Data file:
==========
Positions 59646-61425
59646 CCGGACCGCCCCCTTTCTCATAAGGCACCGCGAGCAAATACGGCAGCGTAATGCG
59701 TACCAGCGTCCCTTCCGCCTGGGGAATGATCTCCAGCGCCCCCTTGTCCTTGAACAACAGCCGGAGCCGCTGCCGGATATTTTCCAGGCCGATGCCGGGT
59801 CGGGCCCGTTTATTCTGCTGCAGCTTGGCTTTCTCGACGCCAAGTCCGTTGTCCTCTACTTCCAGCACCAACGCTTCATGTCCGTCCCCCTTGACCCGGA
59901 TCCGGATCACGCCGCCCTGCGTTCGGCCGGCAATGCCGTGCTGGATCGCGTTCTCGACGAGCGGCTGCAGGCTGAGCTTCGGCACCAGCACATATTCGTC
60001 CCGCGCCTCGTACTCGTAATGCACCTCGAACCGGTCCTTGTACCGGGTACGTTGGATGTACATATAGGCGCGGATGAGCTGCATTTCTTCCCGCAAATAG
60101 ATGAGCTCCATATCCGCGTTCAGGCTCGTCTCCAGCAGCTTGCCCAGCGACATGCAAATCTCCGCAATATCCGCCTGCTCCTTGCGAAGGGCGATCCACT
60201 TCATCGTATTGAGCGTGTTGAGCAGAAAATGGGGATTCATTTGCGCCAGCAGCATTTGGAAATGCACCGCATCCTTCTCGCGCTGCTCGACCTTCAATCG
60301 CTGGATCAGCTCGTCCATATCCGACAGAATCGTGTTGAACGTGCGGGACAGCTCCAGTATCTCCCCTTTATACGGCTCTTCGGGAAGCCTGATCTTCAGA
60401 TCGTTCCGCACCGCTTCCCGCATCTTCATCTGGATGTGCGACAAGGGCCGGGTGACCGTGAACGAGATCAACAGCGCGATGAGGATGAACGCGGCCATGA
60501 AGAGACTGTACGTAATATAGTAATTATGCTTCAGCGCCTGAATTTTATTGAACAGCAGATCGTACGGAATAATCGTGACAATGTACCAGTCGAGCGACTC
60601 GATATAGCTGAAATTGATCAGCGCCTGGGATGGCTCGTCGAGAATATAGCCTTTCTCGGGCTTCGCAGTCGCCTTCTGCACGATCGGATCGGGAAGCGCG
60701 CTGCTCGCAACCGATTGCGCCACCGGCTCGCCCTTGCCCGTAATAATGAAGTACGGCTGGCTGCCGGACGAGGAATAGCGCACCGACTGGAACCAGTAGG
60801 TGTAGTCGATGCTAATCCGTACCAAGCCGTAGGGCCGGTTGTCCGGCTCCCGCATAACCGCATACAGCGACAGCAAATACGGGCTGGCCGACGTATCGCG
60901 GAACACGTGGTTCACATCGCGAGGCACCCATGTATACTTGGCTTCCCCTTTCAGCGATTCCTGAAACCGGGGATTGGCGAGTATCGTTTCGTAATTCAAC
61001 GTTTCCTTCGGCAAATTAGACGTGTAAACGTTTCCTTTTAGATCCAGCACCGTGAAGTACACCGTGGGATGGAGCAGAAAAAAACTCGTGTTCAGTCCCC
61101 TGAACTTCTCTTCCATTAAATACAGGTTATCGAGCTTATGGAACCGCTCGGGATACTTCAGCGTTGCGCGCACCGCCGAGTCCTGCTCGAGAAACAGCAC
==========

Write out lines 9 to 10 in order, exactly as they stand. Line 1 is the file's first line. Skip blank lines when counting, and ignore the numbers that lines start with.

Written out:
60301 CTGGATCAGCTCGTCCATATCCGACAGAATCGTGTTGAACGTGCGGGACAGCTCCAGTATCTCCCCTTTATACGGCTCTTCGGGAAGCCTGATCTTCAGA
60401 TCGTTCCGCACCGCTTCCCGCATCTTCATCTGGATGTGCGACAAGGGCCGGGTGACCGTGAACGAGATCAACAGCGCGATGAGGATGAACGCGGCCATGA